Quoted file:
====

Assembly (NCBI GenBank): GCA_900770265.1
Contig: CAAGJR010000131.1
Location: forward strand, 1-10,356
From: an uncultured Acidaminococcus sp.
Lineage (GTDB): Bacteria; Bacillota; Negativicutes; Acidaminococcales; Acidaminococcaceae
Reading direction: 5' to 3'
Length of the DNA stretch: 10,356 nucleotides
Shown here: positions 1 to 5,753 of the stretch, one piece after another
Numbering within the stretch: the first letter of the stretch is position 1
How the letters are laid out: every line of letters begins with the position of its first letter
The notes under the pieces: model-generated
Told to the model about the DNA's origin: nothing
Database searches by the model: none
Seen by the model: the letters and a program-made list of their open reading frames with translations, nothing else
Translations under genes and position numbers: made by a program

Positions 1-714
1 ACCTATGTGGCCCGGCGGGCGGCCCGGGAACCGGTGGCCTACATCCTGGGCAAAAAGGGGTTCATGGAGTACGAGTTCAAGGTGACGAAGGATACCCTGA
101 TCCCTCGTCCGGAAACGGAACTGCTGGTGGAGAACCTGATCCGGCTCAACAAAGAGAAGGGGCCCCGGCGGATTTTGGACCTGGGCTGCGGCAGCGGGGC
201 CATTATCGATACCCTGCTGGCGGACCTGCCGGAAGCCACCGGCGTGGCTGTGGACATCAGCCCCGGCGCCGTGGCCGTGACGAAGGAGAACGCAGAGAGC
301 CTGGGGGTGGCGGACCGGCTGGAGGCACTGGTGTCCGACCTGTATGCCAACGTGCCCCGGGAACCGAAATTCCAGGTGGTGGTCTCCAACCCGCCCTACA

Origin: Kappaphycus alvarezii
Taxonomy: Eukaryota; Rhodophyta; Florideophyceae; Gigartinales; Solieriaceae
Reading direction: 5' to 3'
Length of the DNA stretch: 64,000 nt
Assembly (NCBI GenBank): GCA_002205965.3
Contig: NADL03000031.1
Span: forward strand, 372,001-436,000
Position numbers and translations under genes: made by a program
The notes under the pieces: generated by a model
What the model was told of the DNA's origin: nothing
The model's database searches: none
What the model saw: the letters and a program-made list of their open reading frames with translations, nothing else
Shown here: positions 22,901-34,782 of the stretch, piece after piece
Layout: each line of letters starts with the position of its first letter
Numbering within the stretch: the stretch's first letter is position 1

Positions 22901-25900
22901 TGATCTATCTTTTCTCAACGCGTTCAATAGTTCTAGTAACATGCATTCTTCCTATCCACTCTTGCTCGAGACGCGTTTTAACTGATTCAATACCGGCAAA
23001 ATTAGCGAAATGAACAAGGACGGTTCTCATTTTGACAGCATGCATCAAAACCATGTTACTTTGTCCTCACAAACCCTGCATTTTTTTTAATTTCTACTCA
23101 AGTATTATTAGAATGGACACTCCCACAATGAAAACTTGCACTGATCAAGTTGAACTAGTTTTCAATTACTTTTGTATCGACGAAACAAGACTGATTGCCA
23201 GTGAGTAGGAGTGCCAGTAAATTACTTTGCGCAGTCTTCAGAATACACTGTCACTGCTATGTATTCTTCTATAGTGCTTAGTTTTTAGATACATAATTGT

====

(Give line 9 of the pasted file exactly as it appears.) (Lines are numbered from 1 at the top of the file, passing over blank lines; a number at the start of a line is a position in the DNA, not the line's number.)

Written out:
Numbering within the stretch: the first letter of the stretch is position 1